The prequel had some poor unintentionally funny dialogues, even more so if one understood Indonesian. For this movie, the script has been polished and scenes are constructed more consistently. Granted, it's still troubled by some setbacks of usual action movies', but there are more engaging and personal lines to be had. Acting is improved with the addition of Arifin Putra as Uco, the son of mafia boss who is eager to prove himself. The character is ruthless in his actions and also passionately fueled by ambition and greed, Arifin Putra portrays it well with a hint of doubt or maybe even guilt.

    Alex Abbad as Bejo is quite harrowing despite his disability. There's a disturbing untrustworthy feel surrounding the character, the fact that he has legion of assassins make him more treacherous. This army of assassins almost seemingly pops out of some Japanese anime, akin to what inspired Kill Bill's or Matrix's. Among them there are not many that stands out in acting department, what makes them memorable are their choice of weapons and the body count they pile with them. A visually impaired girl swinging double hammers in a subway, that's gold.

    Iko Uwais as the leading protagonist performs respectably. He's a man with good ideology and equal ill fate; it's easy to sympathize for his cause. He has done a good job playing a difficult role, but his strength lies in the action sequences. To say that the battles are brutal is an understatement; these warriors unleash pure mayhem on each other. Every broken bones and limbs are executed with much gusto, blood sprayed from all angles, this may very well be the most brutal thing one can see on cinema.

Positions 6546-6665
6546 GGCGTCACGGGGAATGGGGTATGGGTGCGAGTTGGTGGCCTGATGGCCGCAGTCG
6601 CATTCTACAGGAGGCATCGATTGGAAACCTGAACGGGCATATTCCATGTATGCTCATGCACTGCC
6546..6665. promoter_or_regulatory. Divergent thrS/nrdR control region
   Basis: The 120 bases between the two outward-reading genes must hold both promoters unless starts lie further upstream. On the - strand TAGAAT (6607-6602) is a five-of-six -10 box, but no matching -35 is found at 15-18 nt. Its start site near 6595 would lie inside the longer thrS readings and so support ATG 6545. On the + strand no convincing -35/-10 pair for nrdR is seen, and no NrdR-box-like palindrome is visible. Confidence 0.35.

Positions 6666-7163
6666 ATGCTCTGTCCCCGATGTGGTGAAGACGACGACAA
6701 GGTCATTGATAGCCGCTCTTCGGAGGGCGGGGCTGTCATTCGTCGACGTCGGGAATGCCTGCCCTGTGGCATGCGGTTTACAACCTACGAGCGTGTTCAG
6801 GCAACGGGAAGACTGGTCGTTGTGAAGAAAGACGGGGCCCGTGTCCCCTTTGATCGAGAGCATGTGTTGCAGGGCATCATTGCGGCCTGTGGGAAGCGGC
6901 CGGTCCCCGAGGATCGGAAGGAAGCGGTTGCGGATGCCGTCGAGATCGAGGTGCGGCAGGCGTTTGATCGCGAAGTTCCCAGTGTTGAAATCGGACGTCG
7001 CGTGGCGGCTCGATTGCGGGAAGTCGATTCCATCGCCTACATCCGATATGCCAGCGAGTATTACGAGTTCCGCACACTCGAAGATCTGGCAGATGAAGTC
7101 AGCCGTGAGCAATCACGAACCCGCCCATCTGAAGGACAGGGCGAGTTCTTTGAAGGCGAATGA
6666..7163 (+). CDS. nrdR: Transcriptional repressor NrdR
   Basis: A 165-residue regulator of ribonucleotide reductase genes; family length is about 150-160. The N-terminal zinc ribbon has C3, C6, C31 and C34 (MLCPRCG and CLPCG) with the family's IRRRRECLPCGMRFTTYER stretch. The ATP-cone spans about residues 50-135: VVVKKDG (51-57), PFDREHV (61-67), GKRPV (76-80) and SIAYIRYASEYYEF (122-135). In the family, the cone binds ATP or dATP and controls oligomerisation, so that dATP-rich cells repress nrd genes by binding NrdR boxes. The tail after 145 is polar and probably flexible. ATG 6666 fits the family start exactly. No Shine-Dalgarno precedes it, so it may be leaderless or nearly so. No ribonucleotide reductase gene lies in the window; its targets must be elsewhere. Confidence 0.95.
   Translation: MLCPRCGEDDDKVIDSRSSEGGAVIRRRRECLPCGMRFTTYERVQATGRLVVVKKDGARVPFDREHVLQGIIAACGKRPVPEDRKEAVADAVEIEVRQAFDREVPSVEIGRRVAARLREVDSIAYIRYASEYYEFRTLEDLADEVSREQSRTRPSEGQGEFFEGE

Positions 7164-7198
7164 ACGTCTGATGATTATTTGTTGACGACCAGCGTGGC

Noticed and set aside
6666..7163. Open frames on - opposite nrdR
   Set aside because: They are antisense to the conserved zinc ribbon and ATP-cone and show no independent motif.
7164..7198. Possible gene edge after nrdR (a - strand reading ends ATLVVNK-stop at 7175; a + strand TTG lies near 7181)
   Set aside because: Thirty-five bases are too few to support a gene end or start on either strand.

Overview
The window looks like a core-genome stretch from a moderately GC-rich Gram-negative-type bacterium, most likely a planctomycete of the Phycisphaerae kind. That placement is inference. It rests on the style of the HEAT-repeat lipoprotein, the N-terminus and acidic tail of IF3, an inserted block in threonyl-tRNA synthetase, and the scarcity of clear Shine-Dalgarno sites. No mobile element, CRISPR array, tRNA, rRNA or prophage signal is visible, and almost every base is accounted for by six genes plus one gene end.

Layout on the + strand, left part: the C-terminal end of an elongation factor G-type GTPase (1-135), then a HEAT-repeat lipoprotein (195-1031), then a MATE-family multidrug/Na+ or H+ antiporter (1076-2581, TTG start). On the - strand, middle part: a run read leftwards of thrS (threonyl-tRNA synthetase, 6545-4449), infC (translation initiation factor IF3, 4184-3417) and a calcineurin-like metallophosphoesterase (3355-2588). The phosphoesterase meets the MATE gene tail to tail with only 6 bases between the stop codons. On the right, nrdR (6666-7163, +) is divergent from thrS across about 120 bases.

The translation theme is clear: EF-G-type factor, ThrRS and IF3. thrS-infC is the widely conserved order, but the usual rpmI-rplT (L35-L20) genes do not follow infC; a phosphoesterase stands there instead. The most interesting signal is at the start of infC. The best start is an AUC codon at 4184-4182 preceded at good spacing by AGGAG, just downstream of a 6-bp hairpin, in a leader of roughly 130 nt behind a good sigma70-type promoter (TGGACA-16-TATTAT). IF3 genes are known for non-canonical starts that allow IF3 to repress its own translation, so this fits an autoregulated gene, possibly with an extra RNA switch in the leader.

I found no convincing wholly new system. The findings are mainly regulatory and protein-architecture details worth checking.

Cinematography is splendid, it's apparent that Gareth Evans was motivated by many Hollywood movies. Scenes are slick, utilizing different camera angles for best view of the action and often time follow it in continuous shot. The cameras seem almost glued to the characters as they rush and rip each other apart, yet they will pan or zoom out just in the right moment for the audience to appreciate the intricacy of the movie's complex action choreography. Its particular car chase scene takes the viewer swirling through the vehicles astoundingly; it's the best chase scene since The Matrix Reloaded.

    The Raid 2: Berandal has refined the plot from the prequel and in terms of sheer action carnage none can rival it.
    Full Review »
  3. Apr 1, 2014
    10
    Awesome movie. Improves on the first film in almost every way, and is overall a better experience. The incredibly choreographed fight sequences are absolute eye candy, and the story is better than most action films nowadays. Final entertainment score: 9/10 Full Review »